How did the opportunity for you to direct “The Host” come around, and how eager were you to seize?
Rush: They liked me right away on the show and the cast and I got along really well. The producers were very happy with the changes I made, with the look. And I think they noticed I handled the set pretty well. So I kind of asked, “What are the chances of me directing?” Almost immediately it came back, “Would you like to?” I said, “Yea, I would.” They said, “OK.” It wasn’t a battle. It wasn’t something I campaigned very hard for. I asked because I thought there was a possibility, and it was met with a pretty positive response, and so I got a chance to do it. The episode introduced the Trill and that whole concept of a parasitic being that’s kind of the brains in an otherwise blank creature, and the two of them together form a person. What’s really great about Star Trek in general is it’s always about a big idea and surrounding the notion of what it is to be human, or what are the responsibilities of being human or being a human society. So Star Trek really asks the audience to participate in some really grand philosophical discussions. That’s what always drew me to the show and what kept me around for 16 seasons. I just found it remarkably interesting to tell stories about those kinds of things.
So “The Host” was my first time at bat as a director. It’s a hard job. It’s harder than it looks from the outside. You’re bombarded with a lot of questions and you’ve got to have good answers and you’ve got to be ready for them. No matter how much you prepare, you learn something on the first time out. I was not completely happy with "The Host," although a lot of people love that episode. I was OK with it, but I personally didn’t think I hit the high notes. So, as a result, when they asked me again if I wanted to direct I said, “No. No, thanks.” That held for several years. I didn’t ask to do anymore TNG episodes and I didn’t ask to do Voyager for quite a few seasons. I just didn’t want to do it. I didn’t feel like I had achieved at the level that I was wanting to achieve on that episode, so I didn’t ask.
DS9 rolled around and you came on board as director of photography. Everyone talks about it being a different Trek, the darker Trek. In what ways was or wasn’t it different from your end of the world?
Rush: There’s an interesting story about that. I always thought that the best way to contrast the two shows was to use two iconic comic books. So, for instance, if you said that TNG was akin to Superman, well then DS9 is akin to Batman. It was a darker, brooding, more foreboding place. Keep in mind that the station was a Cardassian structure. So it was a different civilization, a much darker, more sinister civilization. So the idea was to make it look darker and more sinister. The interesting story is that, in the course of getting ready to shoot the DS9 pilot, I shot some tests. After the producers looked at the tests, they said, “Marvin, this is too dark. This is way too dark.” I said, “I can brighten it up a little bit.” So I went and the next day I shot some more tests. I just reduced the contrast a bit, added a little more fill and maybe made some of the areas a little brighter. They came back and said, “Still too dark.” I said, “OK. Let me show you what the set will look like if I light it bright.” I lit the set the next day with a very broad lighting, more like the bridge of the Enterprise, with its overhead domed ceiling, which was very, very bright. I’d parenthetically say, “That was true on the Enterprise, until things went crazy, and then they got progressively darker and darker and more contrast-y, until the resolution at the end, when the lights came back on.” That was basically the way to show the drama of change on TNG.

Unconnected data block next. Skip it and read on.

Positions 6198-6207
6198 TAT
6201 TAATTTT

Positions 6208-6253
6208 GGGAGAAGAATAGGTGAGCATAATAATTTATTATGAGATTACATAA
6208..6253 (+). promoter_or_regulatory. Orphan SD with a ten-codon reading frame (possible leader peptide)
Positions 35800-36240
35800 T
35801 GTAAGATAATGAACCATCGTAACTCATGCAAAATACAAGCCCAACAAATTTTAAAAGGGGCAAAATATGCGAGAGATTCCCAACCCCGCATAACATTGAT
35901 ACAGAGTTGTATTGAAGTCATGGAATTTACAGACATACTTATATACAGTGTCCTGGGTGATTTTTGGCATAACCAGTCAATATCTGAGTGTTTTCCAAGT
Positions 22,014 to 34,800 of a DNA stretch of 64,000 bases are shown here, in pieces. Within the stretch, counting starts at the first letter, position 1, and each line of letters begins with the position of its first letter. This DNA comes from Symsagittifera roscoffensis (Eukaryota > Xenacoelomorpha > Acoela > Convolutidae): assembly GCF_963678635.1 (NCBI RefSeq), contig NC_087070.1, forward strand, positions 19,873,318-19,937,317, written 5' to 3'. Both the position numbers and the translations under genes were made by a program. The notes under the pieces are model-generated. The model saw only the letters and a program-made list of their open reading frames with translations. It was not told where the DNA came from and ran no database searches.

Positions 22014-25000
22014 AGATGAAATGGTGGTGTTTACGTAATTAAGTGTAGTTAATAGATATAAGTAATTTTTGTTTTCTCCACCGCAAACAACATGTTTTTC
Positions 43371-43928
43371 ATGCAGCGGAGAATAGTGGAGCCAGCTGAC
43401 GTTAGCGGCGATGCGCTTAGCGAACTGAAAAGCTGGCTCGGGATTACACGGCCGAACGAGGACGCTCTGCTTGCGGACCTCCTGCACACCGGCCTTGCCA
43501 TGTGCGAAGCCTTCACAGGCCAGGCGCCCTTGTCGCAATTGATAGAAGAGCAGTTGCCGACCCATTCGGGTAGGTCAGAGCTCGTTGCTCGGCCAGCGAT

So I showed them, for DS9. I lit the set up with a lot of light, from every direction. We looked at the test and there was silence in room. All the producers, directors… everybody was there, and there was total silence. I said, “Guys, the set looks like it was made out of injection mold and plastic. This is terrible. I could probably move it back a little bit, but it’s not going to have a distinctive style. It’s not going to look like anything different than TNG, except that the set looks different, but it won’t have any of that ominous, foreboding quality, and I think it’s going to be boring.” Again, there was a little bit of silence and, after a few moments, everybody said, “Yeah, you’re right. OK. Don’t go as dark as you did the first day.” I said, “Done.” So I won that battle, and it wasn’t even a battle. I just had to show them that this slow inching towards TNG was going to result in a show that didn’t have a distinct signature look, and that I thought it was a very bad idea. The show, even after Jonathan (West) took over, he largely maintained that look and I think he went even further than I did in some cases. He did a beautiful job, but it maintained that Batman look; not that it had anything to do with Batman. I’m just using that analogy to illustrating the difference between the two shows.
Next, you moved on to Voyager. That certainly looked different from DS9, but how did you avoid replicating the feel of TNG?
Rush: I didn’t want to go back to TNG’s look. It’s a different ship, a slightly smaller vessel, it was on a voyage of exploration and the story was a little darker. In the blink of an eye, they get so far from home that they have almost no hope of ever getting back. In fact, that the was the premise. So, what do you do? I didn’t want it to be TNG or DS9. I just said, “Well, I’m going to split it down the middle. I’m going to start with a place that’s not as bright and inviting as TNG was on the bridge, but not as dark and foreboding as Deep Space Nine.” Then we came up with several different levels of contrast for when the ship got progressively in the thick of it, which happened almost every episode. Sooner or later, the ship would have a problem that would need to be fixed, or we’d blow up. That was always the challenge, finding different levels of tension in the lighting to support the different levels of tension of the scenes on the ship.
Be sure to visit StarTrek.com again tomorrow for the second half of our interview with Marvin Rush. In it, he discusses directing Voyager and Enterprise, and fills us in on his current projects.